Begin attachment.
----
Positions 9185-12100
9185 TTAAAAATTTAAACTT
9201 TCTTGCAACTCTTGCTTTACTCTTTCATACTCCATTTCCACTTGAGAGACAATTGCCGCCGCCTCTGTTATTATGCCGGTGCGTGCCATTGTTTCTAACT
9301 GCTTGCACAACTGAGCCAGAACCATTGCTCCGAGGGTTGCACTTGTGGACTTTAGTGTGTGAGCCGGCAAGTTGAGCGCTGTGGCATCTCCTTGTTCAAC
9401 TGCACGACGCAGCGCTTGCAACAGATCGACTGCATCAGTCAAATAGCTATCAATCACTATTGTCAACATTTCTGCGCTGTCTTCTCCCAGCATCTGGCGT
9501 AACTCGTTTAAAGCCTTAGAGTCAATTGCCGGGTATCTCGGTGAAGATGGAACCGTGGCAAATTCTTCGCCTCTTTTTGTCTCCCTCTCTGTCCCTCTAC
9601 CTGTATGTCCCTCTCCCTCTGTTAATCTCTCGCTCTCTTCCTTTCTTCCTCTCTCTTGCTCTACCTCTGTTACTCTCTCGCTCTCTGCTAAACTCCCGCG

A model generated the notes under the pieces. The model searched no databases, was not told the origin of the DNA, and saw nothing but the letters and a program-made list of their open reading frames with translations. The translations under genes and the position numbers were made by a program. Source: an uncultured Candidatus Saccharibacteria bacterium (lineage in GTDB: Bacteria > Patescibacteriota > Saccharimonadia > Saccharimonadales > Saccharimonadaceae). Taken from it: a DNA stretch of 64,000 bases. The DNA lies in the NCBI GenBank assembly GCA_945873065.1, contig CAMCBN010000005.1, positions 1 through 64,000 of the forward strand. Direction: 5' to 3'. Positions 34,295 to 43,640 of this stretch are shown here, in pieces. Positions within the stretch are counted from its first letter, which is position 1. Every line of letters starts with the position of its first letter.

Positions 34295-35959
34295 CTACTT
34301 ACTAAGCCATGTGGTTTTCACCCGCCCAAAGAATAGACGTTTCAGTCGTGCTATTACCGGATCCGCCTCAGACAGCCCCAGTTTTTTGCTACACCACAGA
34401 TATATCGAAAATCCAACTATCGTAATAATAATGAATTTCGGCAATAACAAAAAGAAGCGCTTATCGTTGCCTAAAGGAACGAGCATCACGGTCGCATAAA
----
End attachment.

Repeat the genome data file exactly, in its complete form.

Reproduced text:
Positions 9185-12100
9185 TTAAAAATTTAAACTT
9201 TCTTGCAACTCTTGCTTTACTCTTTCATACTCCATTTCCACTTGAGAGACAATTGCCGCCGCCTCTGTTATTATGCCGGTGCGTGCCATTGTTTCTAACT
9301 GCTTGCACAACTGAGCCAGAACCATTGCTCCGAGGGTTGCACTTGTGGACTTTAGTGTGTGAGCCGGCAAGTTGAGCGCTGTGGCATCTCCTTGTTCAAC
9401 TGCACGACGCAGCGCTTGCAACAGATCGACTGCATCAGTCAAATAGCTATCAATCACTATTGTCAACATTTCTGCGCTGTCTTCTCCCAGCATCTGGCGT
9501 AACTCGTTTAAAGCCTTAGAGTCAATTGCCGGGTATCTCGGTGAAGATGGAACCGTGGCAAATTCTTCGCCTCTTTTTGTCTCCCTCTCTGTCCCTCTAC
9601 CTGTATGTCCCTCTCCCTCTGTTAATCTCTCGCTCTCTTCCTTTCTTCCTCTCTCTTGCTCTACCTCTGTTACTCTCTCGCTCTCTGCTAAACTCCCGCG

A model generated the notes under the pieces. The model searched no databases, was not told the origin of the DNA, and saw nothing but the letters and a program-made list of their open reading frames with translations. The translations under genes and the position numbers were made by a program. Source: an uncultured Candidatus Saccharibacteria bacterium (lineage in GTDB: Bacteria > Patescibacteriota > Saccharimonadia > Saccharimonadales > Saccharimonadaceae). Taken from it: a DNA stretch of 64,000 bases. The DNA lies in the NCBI GenBank assembly GCA_945873065.1, contig CAMCBN010000005.1, positions 1 through 64,000 of the forward strand. Direction: 5' to 3'. Positions 34,295 to 43,640 of this stretch are shown here, in pieces. Positions within the stretch are counted from its first letter, which is position 1. Every line of letters starts with the position of its first letter.

Positions 34295-35959
34295 CTACTT
34301 ACTAAGCCATGTGGTTTTCACCCGCCCAAAGAATAGACGTTTCAGTCGTGCTATTACCGGATCCGCCTCAGACAGCCCCAGTTTTTTGCTACACCACAGA
34401 TATATCGAAAATCCAACTATCGTAATAATAATGAATTTCGGCAATAACAAAAAGAAGCGCTTATCGTTGCCTAAAGGAACGAGCATCACGGTCGCATAAA